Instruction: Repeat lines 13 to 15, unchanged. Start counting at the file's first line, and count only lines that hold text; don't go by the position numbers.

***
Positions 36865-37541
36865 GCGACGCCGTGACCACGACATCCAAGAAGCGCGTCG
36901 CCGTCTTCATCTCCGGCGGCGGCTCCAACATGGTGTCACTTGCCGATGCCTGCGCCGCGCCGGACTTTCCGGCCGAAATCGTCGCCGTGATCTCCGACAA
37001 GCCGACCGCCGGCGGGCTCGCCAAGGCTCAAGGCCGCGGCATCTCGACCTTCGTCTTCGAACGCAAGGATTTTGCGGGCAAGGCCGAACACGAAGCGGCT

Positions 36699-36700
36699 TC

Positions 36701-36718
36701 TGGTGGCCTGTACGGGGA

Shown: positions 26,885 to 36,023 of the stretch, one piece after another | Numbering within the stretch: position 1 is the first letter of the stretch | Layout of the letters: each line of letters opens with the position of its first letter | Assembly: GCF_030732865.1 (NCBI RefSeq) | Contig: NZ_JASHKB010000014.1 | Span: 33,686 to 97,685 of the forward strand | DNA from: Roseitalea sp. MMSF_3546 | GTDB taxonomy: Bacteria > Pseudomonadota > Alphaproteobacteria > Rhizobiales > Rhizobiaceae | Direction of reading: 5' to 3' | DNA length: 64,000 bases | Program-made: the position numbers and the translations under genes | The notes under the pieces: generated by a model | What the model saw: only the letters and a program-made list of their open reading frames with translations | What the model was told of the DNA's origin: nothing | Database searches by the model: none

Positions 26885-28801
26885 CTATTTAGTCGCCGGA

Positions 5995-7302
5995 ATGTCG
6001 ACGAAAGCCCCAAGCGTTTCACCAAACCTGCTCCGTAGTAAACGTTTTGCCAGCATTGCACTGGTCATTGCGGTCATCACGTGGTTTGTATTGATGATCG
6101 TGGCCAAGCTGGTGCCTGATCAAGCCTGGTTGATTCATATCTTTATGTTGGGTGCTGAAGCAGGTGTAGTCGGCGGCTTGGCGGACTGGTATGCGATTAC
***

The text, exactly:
5995 ATGTCG
6001 ACGAAAGCCCCAAGCGTTTCACCAAACCTGCTCCGTAGTAAACGTTTTGCCAGCATTGCACTGGTCATTGCGGTCATCACGTGGTTTGTATTGATGATCG
6101 TGGCCAAGCTGGTGCCTGATCAAGCCTGGTTGATTCATATCTTTATGTTGGGTGCTGAAGCAGGTGTAGTCGGCGGCTTGGCGGACTGGTATGCGATTAC